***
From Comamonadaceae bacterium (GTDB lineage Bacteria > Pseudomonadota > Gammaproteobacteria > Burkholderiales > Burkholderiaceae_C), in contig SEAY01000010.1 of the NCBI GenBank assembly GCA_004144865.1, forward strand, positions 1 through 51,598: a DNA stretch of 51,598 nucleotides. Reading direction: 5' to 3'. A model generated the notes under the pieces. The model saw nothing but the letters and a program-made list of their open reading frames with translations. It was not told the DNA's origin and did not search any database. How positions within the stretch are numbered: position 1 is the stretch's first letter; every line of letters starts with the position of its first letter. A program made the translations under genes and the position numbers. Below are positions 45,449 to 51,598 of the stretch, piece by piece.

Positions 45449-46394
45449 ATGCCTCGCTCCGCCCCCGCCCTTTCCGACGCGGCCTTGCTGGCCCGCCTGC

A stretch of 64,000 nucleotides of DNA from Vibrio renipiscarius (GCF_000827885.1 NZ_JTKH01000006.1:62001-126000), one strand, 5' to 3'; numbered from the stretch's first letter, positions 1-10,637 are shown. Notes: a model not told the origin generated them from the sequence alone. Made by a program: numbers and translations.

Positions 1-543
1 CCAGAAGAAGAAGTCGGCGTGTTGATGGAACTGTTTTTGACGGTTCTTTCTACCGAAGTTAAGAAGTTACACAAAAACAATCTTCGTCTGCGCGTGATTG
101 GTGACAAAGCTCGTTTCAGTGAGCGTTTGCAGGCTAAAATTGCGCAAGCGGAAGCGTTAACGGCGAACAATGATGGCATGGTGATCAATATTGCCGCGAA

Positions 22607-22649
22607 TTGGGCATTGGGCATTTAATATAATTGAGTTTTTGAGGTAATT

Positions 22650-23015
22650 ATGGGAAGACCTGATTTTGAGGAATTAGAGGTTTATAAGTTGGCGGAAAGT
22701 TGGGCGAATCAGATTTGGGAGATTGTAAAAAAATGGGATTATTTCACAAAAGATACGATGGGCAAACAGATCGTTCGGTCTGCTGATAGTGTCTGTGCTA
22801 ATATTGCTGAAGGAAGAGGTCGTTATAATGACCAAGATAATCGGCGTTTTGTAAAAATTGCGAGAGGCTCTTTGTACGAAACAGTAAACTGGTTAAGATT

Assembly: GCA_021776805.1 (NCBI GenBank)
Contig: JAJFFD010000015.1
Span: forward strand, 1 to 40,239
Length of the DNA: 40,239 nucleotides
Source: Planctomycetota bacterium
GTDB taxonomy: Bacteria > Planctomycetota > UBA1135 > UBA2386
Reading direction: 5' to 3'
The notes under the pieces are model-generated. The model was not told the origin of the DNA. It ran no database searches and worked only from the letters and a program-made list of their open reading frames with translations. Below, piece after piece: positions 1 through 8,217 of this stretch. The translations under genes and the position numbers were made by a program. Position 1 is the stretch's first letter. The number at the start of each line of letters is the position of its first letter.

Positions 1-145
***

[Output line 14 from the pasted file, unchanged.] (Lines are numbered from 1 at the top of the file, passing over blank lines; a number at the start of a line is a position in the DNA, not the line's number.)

Assembly: GCA_021776805.1 (NCBI GenBank)